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When will White Sox contend? That’s a TBD, GM Rick Hahn says

The White Sox beat the Rangers 6-1 Thursday, improving to 58-69 in the third season of their rebuild.

Yoan Moncada is congratulated by Tim Anderson after hitting a home run Thursday.
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Will the White Sox contend next year?

Judging from reaction on social media, general manager Rick Hahn’s answer wasn’t exactly a hit.

“Let’s talk in Glendale,” Hahn said Thursday.

In other words, let’s see how the offseason unfolds. Let’s wait till trades are made, free agents are signed and how the final weeks of Year 3 of the rebuild play out. And then we’ll see, during spring training, exactly what a reasonable expectation is for Year 4.

“In six weeks, I’ll go down this path a little deeper,” Hahn said.

For now, Hahn is embracing progress made by several young core pieces, including Yoan Moncada, who homered and doubled in his first game off the injured list, a 6-1 Sox victory against the Rangers.

But fans are getting antsy — and uneasy — after the team’s post-All-Star performance. The Sox had put up a respectable 42-44 record before the break.

“There’s a lot to be excited about,’’ Hahn said. ‘‘In terms of putting ourselves in a position to contend, let’s get to the offseason and then set some priorities and see how good we are at being able to convert on those priorities before we assess it.”

Sox fans can’t be blamed for growing impatient. Their hopes — raised all offseason by Hahn himself — of signing free agent Manny Machado were dashed by the small-market Padres during spring training. The Sox haven’t been to the postseason since 2008. They haven’t been in contention since 2012.

And when the rebuild began before the 2017 season, the message from the organization was that contending could be happening about now.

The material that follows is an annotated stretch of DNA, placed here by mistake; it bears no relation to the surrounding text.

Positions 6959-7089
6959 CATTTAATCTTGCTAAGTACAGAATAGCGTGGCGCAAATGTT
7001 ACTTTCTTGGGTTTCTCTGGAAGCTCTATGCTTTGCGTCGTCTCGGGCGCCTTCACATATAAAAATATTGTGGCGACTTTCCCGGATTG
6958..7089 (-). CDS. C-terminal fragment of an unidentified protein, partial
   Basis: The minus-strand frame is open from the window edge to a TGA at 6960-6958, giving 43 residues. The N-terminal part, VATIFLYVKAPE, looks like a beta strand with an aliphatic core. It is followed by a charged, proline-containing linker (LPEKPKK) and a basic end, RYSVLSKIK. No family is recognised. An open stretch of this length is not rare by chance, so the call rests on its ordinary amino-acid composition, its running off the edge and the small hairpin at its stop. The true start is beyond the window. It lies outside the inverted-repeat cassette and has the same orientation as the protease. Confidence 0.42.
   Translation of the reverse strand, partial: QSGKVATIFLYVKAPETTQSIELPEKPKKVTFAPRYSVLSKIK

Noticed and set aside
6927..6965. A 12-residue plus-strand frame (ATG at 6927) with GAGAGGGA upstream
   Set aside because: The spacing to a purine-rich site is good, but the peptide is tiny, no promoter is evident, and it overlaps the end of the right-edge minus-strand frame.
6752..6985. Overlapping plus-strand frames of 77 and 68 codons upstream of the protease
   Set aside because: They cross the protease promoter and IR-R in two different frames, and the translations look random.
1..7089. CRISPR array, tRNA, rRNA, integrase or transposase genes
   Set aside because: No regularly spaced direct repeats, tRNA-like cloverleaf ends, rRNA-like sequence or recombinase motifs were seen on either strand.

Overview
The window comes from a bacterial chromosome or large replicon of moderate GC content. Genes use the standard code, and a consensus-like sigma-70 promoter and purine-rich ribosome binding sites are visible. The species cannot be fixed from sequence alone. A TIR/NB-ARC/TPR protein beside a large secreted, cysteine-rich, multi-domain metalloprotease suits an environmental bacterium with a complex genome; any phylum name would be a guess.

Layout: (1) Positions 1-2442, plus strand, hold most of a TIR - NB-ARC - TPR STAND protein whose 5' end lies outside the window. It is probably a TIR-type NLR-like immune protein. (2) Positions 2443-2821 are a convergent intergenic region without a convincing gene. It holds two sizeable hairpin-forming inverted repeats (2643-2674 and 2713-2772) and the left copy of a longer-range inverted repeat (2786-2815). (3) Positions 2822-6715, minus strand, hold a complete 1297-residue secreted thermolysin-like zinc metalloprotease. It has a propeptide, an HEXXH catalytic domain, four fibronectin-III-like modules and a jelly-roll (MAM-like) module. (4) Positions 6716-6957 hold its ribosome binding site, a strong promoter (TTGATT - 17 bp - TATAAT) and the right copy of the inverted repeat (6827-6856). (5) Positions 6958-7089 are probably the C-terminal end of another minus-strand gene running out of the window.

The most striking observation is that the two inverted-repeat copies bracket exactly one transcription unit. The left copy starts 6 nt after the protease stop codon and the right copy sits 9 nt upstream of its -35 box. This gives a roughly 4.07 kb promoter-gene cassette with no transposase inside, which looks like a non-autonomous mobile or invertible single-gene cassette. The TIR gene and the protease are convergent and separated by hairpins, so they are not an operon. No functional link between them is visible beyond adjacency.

“Oh, I get it,” Hahn said. “We all get it. We all get the impatience. We feel the impatience.”

The series opener against the Rangers featured a mix of players such as Moncada and Tim Anderson who figure in the rebuild and others such as veteran lefty Ross Detwiler who don’t. Detwiler was at his best, though, with a career-high eight strikeouts in six innings as the Sox won for the 11th time in 18 games.

“Probably my best start,” Detwiler said. “I really can’t remember the first few. Have I gone longer than six?”

No, he hadn’t. Detwiler (2-3) lowered his ERA to 5.51. Jimmy Cordero pitched two scoreless innings in relief, and Kelvin Herrera finished up with a scoreless ninth.

Jose Abreu collected his 97th RBI with a sacrifice fly and closed to two of his 1,000th career hit with a single. Anderson extended his hitting streak to nine games with an RBI single.

The Sox are 58-69 with 35 games to play.

“The season’s not over just because playoff implications aren’t there for us,’’ said catcher James McCann, who had a home run and a double. “There’s a lot to play for. There’s a long-term plan. It’s important to continue the grind and the culture-building, learning how to win together. What happens here in the next six weeks will carry over into spring training, which carries over into next year.”

And what will next year bring? The Sox will have a bona fide ace in Lucas Giolito starting on Opening Day and a healthy Michael Kopech in spring training. Carlos Rodon should be back by midseason. Dylan Cease and Reynaldo Lopez have fairly high ceilings.

A high-end free-agent pitcher and significant addition for the outfield would go a long way toward contention.

“Nobody wants to sit through the losing,” Hahn said. “It’s frustrating. We feel the same frustration any fan probably feels with wanting to get there and wanting it to come sooner, especially in this day and age.”